Six-year-old Nathaniel Wolpoff smacked a single up the middle of the diamond and celebrated on first base. One batter later, he advanced to second on a questionable fielding mistake.
For most children from San Diego like Wolpoff, playing in a pickup baseball game at the Walter E. Washington Convention Center in the District of Columbia isn’t part of their “what I did last summer” essays. But Wolpoff and his parents take a baseball-centric vacation each year and always makes sure to hit up the MLB All-Star Game. Wolpoff took in the interactive attractions at All-Star FanFest at the convention center on Friday, wearing green-and-tan shorts that depicted a ballfield from the batter’s point of view.
“We’re baseball fans. It’s fun,” said his mother, Hedi Wolpoff. “It’s great to see the different parts of the country and support our teams.”
Nathaniel Wolpoff looks forward to seeing some non-baseball parts of the District, too, like the Lincoln Memorial. But the crown jewels of the trip are slated for Monday and Tuesday: the Home Run Derby and the 89th MLB All-Star Game, both at Nationals Park, both of which he’ll attend with his father Marc.
Asked for his expert prediction of who would win the Derby, Wolpoff said, “Bryce Harper or Kyle Schwarber.”
You may have heard your local elected official call the District the “sports capital” of America once or twice lately. It’s hard to debate why the phrase is catching on. On the heels of a Stanley Cup parade in June and the opening of a professional soccer stadium over the weekend, the District will host its first MLB All-Star Game since 1969.
The game that annually pits the American League against the National League will be played Tuesday at 8 p.m., and will be nationally broadcast on FOX.
For 33 years, before the Montreal Expos became the Washington Nationals, the U.S. capital had no professional team playing the pastime whose Americanness is often compared to apple pie. This week, the District is the center of the baseball universe, a feather in the cap for Ward 2 D.C. Council member Jack Evans.
“Hosting an All-Star Game for MLB is kind of the gold standard that you’ve really arrived. Everybody doesn’t get to do that,” Evans told The Washington Times. “It’s very hard to get and I think for us to have achieved the All-Star Game here is a recognition by MLB and others how the city has evolved.”
Even District residents who couldn’t care less about sports will feel the short-term and long-term effects of Major League Baseball’s trip to town.
The city estimates All-Star Week will have an economic impact between $50 and $60 million, the president and CEO of Events DC, Greg O’Dell, confirmed. That factors in more than just the game and the Home Run Derby as part of the festivities Sunday, Nationals Park hosted the Legends and Celebrity Softball Game and the Futures Game, which showcased top minor-league prospects.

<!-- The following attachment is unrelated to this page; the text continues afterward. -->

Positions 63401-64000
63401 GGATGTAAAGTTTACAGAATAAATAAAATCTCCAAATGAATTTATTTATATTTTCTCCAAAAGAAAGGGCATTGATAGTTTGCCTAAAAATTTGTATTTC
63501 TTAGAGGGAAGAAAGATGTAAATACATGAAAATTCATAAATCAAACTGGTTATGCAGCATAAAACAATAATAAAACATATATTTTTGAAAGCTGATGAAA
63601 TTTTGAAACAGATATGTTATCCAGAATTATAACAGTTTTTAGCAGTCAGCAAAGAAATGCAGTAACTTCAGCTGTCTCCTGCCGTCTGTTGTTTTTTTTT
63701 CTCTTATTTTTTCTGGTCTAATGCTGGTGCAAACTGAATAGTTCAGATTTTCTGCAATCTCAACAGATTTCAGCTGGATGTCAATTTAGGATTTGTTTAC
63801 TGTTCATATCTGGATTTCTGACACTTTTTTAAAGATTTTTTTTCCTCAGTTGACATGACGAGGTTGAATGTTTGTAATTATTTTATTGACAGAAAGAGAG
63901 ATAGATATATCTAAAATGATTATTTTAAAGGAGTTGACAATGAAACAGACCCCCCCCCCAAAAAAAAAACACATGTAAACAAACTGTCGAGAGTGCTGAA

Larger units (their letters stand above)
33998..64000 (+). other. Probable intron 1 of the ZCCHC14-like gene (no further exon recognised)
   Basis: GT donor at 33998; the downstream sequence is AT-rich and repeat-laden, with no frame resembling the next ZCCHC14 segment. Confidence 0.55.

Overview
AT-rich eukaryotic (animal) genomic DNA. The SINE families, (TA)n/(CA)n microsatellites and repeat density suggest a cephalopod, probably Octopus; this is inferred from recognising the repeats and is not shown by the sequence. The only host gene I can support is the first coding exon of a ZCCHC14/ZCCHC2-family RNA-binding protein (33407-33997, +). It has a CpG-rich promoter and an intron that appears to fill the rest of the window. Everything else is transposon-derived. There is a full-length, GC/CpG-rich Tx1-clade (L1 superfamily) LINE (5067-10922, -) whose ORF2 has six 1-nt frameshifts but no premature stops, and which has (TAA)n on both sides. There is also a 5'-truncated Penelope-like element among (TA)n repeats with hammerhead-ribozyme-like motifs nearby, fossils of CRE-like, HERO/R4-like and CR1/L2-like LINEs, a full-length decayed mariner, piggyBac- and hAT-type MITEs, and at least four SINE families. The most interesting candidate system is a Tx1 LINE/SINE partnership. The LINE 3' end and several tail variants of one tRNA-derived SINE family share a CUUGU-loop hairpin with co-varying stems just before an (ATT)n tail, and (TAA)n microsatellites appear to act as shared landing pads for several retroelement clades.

As with any new stadium or “mega event,” sports economists point to a body of research that finds much smaller if any economic impact on localities resulting from sports events. Victor Matheson, a professor of economics and accounting at the College of the Holy Cross, said local governments’ estimates tend to look “wildly optimistic” compared to what mega events actually do for economies, whether measured by taxable sales, GDP or new jobs.
But put aside the money, and the other tertiary “quality of life” benefits still matter. Mr. Matheson, whose research largely covers mega events, sometimes likens them to weddings.
“No parents of the bride or the groom are planning on making money on a wedding, but it doesn’t mean we don’t have weddings,” Mr. Matheson said. “That’s not the point of the wedding. Weddings are supposed to be a big party ... We’re willing to put out a lot of money, negative, in order for that to happen.”
It shows the commitment of both team ownership and fans to the city, Mr. Evans said.
“Maybe more important than the economic benefits are the prestige for the city,” the Council member said. “There’s nothing like sports to bring people together all across the region.”
Mr. Matheson also pointed out that mega events can serve to put cities “on the map,” whereas Washington is already on tourists’ radars.
“Word of mouth in this case doesn’t generate new tourism for D.C.,” he said. “It generates new tourism for the All-Star Game next year in a city that’s not D.C.”
Come Tuesday, the players, fans and other inhabitants of Nationals Park won’t be thinking about taxable sales and future tourism. The hometown Nationals will be represented by pitcher Max Scherzer and outfielder Bryce Harper.
Of course, trying to purchase tickets now could bruise Nationals fans’ budgets. Most All-Star Game tickets available on ticket marketplace websites SeatGeek and Stubhub are at least $300, with some eclipsing $1,000.
The area around Nationals Park is dominated by all things MLB. Half Street SE between M and N streets and most of N Street SE between Van Street and New Jersey Avenue are closed until after the All-Star Game, while Van, First and Potomac Avenue SE are partially restricted. Four Metro bus stops on M Street SE are closed through Tuesday, with that traffic redirected to the stop at M and 4th streets.
But to accommodate baseball fans, Metro rail will operate at least an hour later than usual Monday and Tuesday nights from the Waterfront, Navy Yard and Anacostia stations. If the events run late, Navy Yard will remain open 30 minutes after they conclude.
Further information is available on a new section of the city website, fittingly enough called sportscapital.dc.gov.